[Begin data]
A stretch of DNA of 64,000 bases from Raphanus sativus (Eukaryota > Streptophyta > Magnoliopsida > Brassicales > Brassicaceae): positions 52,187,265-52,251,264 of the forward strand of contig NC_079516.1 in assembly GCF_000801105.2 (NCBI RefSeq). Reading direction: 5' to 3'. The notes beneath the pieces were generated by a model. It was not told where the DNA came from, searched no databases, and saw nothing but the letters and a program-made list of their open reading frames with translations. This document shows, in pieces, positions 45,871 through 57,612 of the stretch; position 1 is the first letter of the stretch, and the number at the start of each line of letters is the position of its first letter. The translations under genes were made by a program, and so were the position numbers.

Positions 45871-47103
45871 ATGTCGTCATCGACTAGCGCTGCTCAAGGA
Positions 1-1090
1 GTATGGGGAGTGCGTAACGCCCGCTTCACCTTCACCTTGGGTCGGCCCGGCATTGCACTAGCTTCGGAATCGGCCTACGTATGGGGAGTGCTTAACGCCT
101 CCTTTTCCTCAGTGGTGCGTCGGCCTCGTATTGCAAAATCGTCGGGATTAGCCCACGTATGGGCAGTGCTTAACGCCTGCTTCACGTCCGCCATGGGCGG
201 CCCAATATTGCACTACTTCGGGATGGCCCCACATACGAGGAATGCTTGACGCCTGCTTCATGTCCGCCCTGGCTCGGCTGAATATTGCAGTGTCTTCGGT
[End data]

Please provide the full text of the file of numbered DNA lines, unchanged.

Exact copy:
A stretch of DNA of 64,000 bases from Raphanus sativus (Eukaryota > Streptophyta > Magnoliopsida > Brassicales > Brassicaceae): positions 52,187,265-52,251,264 of the forward strand of contig NC_079516.1 in assembly GCF_000801105.2 (NCBI RefSeq). Reading direction: 5' to 3'. The notes beneath the pieces were generated by a model. It was not told where the DNA came from, searched no databases, and saw nothing but the letters and a program-made list of their open reading frames with translations. This document shows, in pieces, positions 45,871 through 57,612 of the stretch; position 1 is the first letter of the stretch, and the number at the start of each line of letters is the position of its first letter. The translations under genes were made by a program, and so were the position numbers.

Positions 45871-47103
45871 ATGTCGTCATCGACTAGCGCTGCTCAAGGA
Positions 1-1090
1 GTATGGGGAGTGCGTAACGCCCGCTTCACCTTCACCTTGGGTCGGCCCGGCATTGCACTAGCTTCGGAATCGGCCTACGTATGGGGAGTGCTTAACGCCT
101 CCTTTTCCTCAGTGGTGCGTCGGCCTCGTATTGCAAAATCGTCGGGATTAGCCCACGTATGGGCAGTGCTTAACGCCTGCTTCACGTCCGCCATGGGCGG
201 CCCAATATTGCACTACTTCGGGATGGCCCCACATACGAGGAATGCTTGACGCCTGCTTCATGTCCGCCCTGGCTCGGCTGAATATTGCAGTGTCTTCGGT